Roasted Cauliflower 

1 head of cauliflower, chopped roughly
3-4 tbsp olive oil
3-5 cloves garlic, minced (more or less to taste)
Salt and pepper to taste

Preheat the oven to 400° F. Place the cauliflower in a glass baking pan and drizzle with the oil. Cover with aluminum foil, and place in the oven. After 15-20 minutes, check the cauliflower and once it is starting to soften remove the foil. Cook, stirring every 10 minutes or so, until the cauliflower is browned and very soft; 20-40 more minutes, depending on how you like it. Stir in the garlic and return to the oven for 5-10 minutes until the garlic is fragrant. Season with salt and pepper to taste. 


Indian Cauliflower with Ginger, Garlic, and Green Chilies
Adapted from Madhur Jaffrey’s Quick and Easy Indian Cooking by Madhur Jaffrey

3 tbsp vegetable oil
½ tsp cumin seeds
½ tsp yellow mustard seeds
3 cloves garlic, peeled and finely chopped
1 inch piece fresh ginger, peeled and cut into fine shreds
1 lb (4 heaping cups) cauliflower florets
1-3 fresh, hot green chilies
½ tsp salt
Freshly ground black pepper to taste
½ tsp garam masala
1/8 tsp cayenne pepper, or to taste

Put the oil in a wok and set over medium-high heat. When the oil is hot, put in the cumin and mustard seeds. As soon as the mustard seed begin to pop (this just takes a few seconds), add the garlic, ginger, cauliflower, and green chilies, all at the same time. Stir fry for 5 to 7 minutes or until the cauliflower has turned somewhat brown. Now add the salt, black pepper, garam masala, and cayenne and give the florets a good toss. Put in ¼ cup water and cover the wok immediately. Cook for 2 minutes and serve.  


Care & Storage

For Eating Fresh: Store at room temperature for a day or two, depending on how ripe they are - green tomatoes that are to be used green can be stored in your fridge.

To Freeze: Wash, remove blemishes, and cut into bite-sized pieces. (Tip: If you lay the pieces on a tray in the freezer before putting them in a container, then the pieces will freeze individually instead of in a large clump and can be used at different times instead of all at once.)


August - October

Varieties of Note

Sun Gold Cherry (orange)
These are just so good that we’ve decided not to bother with any other cherries.

Premio (red)
Indigo Rose (deep purple/blue)
Violet Jasper (striped red and green)
Green Zebra (striped green and yellow)

With a lower water content and a higher flesh to seed ratio than most other tomatoes these are the way to go when making tomato sauce. Definitely worth seeking out.

Paragon (red)
Red Brandywine (red heirloom)
Cosmonaut Volkov (red heirloom)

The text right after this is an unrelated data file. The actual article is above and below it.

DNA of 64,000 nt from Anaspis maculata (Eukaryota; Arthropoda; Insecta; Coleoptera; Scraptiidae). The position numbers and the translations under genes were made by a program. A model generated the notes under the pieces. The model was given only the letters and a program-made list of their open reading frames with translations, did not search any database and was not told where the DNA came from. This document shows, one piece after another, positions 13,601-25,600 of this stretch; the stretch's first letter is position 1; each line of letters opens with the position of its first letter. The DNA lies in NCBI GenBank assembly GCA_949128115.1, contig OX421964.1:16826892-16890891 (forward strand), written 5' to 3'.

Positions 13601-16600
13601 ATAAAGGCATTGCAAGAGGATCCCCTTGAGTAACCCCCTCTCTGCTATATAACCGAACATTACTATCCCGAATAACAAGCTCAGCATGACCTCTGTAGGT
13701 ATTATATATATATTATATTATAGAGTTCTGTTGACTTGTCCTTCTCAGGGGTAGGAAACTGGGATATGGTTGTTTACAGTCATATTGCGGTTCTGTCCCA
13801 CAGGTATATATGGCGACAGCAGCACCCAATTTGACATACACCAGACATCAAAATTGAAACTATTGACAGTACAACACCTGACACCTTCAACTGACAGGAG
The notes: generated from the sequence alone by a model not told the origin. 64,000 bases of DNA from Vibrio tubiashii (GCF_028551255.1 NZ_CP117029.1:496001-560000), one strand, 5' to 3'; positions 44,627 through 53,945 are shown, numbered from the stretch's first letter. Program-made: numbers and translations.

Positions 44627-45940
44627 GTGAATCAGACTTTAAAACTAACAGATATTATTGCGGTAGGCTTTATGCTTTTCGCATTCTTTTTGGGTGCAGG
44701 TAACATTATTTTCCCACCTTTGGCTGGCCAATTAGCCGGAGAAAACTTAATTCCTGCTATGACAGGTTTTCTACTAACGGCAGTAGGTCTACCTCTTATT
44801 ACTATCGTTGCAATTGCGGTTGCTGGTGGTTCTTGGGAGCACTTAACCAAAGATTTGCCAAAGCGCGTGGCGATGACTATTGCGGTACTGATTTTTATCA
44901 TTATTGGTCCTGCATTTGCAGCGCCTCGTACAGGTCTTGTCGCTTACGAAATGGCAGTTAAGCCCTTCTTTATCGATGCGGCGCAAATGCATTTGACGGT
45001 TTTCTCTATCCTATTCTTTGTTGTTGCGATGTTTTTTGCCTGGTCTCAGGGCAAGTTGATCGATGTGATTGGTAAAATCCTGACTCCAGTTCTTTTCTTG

Pruden's Purple (red heirloom)
Pink Brandywine (pink heirloom)
Rose de Berne (pink heirloom)
Valencia (orange heirloom)
Goldie (orange heirloom)
Cherokee Purple (purple heirloom)


Tomato and Peach Salad
Adapted from nytimes.com

This may sound odd, but don’t knock it until you’ve tried it. 

3-4 fresh tomatoes, sliced into wedges
2-3 ripe peaches, sliced into wedges
½ a red onion, in thin slices, or less to taste
¼ cup chopped cilantro
¼ tsp red pepper flakes, or to taste (optional)
2-3 tbsp olive oil
1-2 tbsp lemon or lime juice
Salt and pepper to taste

Toss the tomatoes, peaches, onion, cilantro, and red pepper flakes. Dress with olive oil and lemon or lime juice. Season with salt and pepper.

A Chunky, Spicier, More Interesting Tomato Ketchup 
Adapted from The Joy of Pickling by Linda Ziedrich

10 lbs tomatoes, coarsely chopped
4 large onions, minced (about 4 cups)
4 sweet red peppers, chopped (about 2½ cups)
4 fresh hot peppers, such as jalapeno, minced
One 3-inch cinnamon stick, broken
1 tbsp whole yellow mustard seeds
2 tsp whole celery seeds
2 tsp chopped fresh ginger
1 tsp whole allspice berries
¼ tsp whole cloves
½ cup brown sugar
2 tbsp pickling salt
2 cups cider vinegar

Tie the spices in a spice bag or in a scrap of cheesecloth. Combine the spice bag and all the remaining ingredients in a large heavy pot. Bring the mixture to a boil, then simmer until thick, about 3 hours. Refrigerate and use within a few months, or ladle into half-pint mason jars, leaving ¼ inch headspace, and process for 15 minutes in a boiling-water bath.


Simple Marinara Sauce
This sauce will freeze well and be delicious throughout the winter. Feel free to get creative with additions to this simple recipe.

8 lbs of fresh tomatoes, coarsely chopped
1 cup extra virgin olive oil
12 cloves garlic, crushed slightly with the side of a knife
1 bunch basil, chopped
Salt and pepper to taste

Heat the olive oil over medium heat in a large saucepan. Add the garlic cloves and stir for just 30 seconds or so. Add the tomatoes and simmer, uncovered, until the sauce is thickened, about 10-15 minutes. Turn off the heat and add the basil, salt and pepper. Serve as is, or if you like, pass through a food processor or blender.


Care & Storage

For Eating Fresh: Store at room temperature for a week or so.